But after that memory, her hand catching my six-year-old wrist and her hazel eyes through her double-paned glasses looking like I just uttered something unforgiveable, even my deepest loves are muted in her presence.

My mother’s stories of her mother change and morph. Sometimes they are gardening, sometimes in the school bus our family once owned, sometimes up at their cabin in Big Bear and my grandmother is laughing, cooking while her husband teaches their daughter to rewire a light switch. Sometimes my grandmother disappears into nothingness while her husband and daughter fight until they are no longer speaking, my mother crying in the car on the drive back to Santa Barbara in the summer of 1984. My grandmother calls me Miss Mouse like she did my mother, because we are small people, small boned, and we don’t eat much. It’s cute until I am too old to be cute, when my grandmother begins criticizing my meals, telling me I’ll never be tall, never grow up. I hear her too hard, hear that I’ll never be worthy.


It’s the year of my parents’ divorce the first time I enjoy being in a church. My mother coaxes me out of the house for a Christmas Eve service, made midnight by memory though surely I am still too young for midnights. An enormous, cavernous room aglow with hundreds of candles, with hundreds of singing voices. I know none or almost none of the songs, but my mother knows almost all. She wears black. Her hair is long. I think I see her crying.

Her mother gives her cleaning supplies for her first Christmas alone and though I do not see her cry, I cannot fathom that she didn’t.


When I visit Tevin in San Francisco, we go to his mother’s grave.

Wandering up the hill into the Chinese cemetery, headstones bear not only familiar white letters but many in red, as well: the future resting places of the living.

“My grandmother’s name is already on her tombstone, I think,” I say. “The box they buried my grandpa’s ashes in was about twice as big as it needed to be, so. The plan is to exhume it when she dies and put them in together.”

“That’s kind of sweet,” he says.

We sit with his mom for a while, talking mostly about his family, about the cancer which takes them young. I cannot imagine a mother whose presence is not immediate—I can scarcely look in a mirror without seeing mine. His has been dead more than twenty years. She’s beautiful, her eyes lined with black and hair piled delicately on her head in the round black and white photograph which graces her headstone. This, I think, is a good idea, to place portraits of the dead at their resting sites: the purpose of a cemetery, like a birth certificate, is to keep track.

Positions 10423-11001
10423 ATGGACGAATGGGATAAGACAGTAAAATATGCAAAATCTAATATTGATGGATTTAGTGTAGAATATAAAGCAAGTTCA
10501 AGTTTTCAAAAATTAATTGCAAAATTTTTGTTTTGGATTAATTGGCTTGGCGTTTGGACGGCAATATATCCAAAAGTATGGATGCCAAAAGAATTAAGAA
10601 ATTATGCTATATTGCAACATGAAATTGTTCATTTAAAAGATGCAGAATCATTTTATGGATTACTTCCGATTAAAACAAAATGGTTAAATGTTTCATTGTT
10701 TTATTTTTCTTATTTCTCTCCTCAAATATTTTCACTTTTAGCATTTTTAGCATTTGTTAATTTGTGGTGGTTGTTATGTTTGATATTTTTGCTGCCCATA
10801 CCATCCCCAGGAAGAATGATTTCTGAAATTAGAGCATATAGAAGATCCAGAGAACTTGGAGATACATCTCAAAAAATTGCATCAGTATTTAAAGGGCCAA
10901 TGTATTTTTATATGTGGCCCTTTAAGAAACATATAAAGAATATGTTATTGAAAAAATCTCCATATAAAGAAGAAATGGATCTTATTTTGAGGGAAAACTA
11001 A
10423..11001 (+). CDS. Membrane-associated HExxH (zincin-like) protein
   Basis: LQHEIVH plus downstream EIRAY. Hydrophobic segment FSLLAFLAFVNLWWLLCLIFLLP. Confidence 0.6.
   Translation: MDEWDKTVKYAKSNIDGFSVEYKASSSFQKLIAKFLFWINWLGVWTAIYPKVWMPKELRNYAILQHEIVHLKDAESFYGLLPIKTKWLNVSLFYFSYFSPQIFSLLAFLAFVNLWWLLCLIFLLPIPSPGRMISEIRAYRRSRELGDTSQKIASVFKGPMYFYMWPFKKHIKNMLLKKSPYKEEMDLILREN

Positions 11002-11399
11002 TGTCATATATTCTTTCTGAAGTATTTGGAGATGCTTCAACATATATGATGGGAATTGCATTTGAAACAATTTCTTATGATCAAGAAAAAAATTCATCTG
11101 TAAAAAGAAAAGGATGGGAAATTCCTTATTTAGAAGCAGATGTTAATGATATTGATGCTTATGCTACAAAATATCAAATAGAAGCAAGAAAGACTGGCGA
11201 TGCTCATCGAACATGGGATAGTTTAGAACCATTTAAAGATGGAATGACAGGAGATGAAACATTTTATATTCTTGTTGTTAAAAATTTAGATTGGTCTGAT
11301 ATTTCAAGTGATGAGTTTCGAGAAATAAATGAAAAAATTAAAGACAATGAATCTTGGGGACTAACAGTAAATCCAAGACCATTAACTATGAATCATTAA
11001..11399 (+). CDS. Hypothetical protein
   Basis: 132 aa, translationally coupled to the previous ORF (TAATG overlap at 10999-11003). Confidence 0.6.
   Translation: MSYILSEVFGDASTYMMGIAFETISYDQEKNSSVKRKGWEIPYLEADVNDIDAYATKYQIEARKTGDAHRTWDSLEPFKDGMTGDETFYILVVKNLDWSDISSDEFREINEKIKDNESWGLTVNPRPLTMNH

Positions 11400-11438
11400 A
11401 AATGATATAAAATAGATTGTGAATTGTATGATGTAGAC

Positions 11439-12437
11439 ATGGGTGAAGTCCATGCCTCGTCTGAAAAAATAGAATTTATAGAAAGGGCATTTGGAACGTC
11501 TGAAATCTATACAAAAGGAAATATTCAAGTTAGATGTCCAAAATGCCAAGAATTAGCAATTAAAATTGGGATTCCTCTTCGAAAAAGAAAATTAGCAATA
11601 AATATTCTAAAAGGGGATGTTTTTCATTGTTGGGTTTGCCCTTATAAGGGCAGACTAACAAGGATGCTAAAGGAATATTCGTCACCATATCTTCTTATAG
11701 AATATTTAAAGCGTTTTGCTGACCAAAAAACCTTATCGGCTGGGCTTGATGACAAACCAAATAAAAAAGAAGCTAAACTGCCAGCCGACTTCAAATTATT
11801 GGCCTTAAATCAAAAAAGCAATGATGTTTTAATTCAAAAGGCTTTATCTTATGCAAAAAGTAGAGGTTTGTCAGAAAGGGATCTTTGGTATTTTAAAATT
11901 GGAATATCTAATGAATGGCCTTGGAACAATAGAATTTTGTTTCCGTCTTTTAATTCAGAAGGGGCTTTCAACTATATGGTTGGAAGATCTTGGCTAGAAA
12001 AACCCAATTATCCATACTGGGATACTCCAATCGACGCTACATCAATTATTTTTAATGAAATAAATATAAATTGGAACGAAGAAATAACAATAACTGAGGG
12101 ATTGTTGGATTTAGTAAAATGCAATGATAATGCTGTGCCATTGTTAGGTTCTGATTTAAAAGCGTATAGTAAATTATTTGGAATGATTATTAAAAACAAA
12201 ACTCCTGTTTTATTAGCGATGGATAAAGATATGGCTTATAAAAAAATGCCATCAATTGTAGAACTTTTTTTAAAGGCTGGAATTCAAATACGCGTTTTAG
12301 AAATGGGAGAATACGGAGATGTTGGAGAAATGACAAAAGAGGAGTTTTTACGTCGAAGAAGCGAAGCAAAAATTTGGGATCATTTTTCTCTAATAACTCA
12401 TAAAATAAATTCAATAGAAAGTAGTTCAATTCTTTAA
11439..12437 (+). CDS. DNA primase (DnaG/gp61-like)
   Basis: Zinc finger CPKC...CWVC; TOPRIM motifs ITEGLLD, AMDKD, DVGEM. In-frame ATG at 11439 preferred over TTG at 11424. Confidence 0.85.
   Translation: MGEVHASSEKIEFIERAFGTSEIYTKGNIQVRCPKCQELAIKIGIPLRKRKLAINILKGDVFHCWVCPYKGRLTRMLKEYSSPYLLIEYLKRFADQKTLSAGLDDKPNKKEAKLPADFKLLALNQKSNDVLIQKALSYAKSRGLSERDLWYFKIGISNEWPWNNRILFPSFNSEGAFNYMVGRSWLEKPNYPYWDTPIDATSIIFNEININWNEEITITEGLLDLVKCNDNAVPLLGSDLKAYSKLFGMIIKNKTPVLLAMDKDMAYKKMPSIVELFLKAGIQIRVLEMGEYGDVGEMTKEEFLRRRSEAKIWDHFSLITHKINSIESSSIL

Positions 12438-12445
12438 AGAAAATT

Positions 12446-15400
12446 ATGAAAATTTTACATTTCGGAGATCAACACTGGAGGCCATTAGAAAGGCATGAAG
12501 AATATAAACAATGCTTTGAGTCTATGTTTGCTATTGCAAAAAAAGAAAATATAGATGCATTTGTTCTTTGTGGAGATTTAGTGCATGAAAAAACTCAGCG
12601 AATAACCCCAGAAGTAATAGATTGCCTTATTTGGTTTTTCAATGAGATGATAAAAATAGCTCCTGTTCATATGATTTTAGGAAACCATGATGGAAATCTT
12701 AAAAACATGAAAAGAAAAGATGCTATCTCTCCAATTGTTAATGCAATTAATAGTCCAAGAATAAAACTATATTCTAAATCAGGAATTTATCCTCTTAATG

On the walk to the nearest BART station I wander mentally to the tiny white church in Crow River, Minnesota. My grandfather’s beautiful funeral box which his friend carved so meticulously and in which he will someday rest in ashes with his wife of fifty years and change. She believes she will see him, then. He has been down there alone a long time.


My grandmother and I took walks during the big, booming thunderstorms which took over every summer afternoon of my childhood. We’d suit up in raincoats and go barefoot into the wet world, ankle-deep in gutter flow. I wonder whether she remembers, and if she does, if those grey hours are as full of light for her as they were for me.


I am fourteen, reading my favorite book for the first time: in it there is a description of heaven. It is a version with which I can jive, so I wear a black cross around my neck for a few weeks. The cross was once my mother’s, and I think she is secretly happy to see it on me.

I am fifteen, watching a Christian hardcore band play a small venue in Denver. My mom goes to the bathroom during my favorite song and I am standing alone in the crowd when from nowhere, body-wracking tears. This music. This feeling.

I am eighteen, witnessing my boyfriend of a year and a half being baptized at a mega church in Broomfield, Colorado. He will tell me in two months that he does not believe my gay friend deserves to get married. Though I stand beside his mother and she weeps, I feel the same fear of my grandmother’s hand on my arm—that I must mute something, I must be sure nobody here sees.

I am twenty-four, sitting up late on a stranger’s sofa at an Airbnb with my coworker, who is talking about God. She says she has never felt love like the love of her church.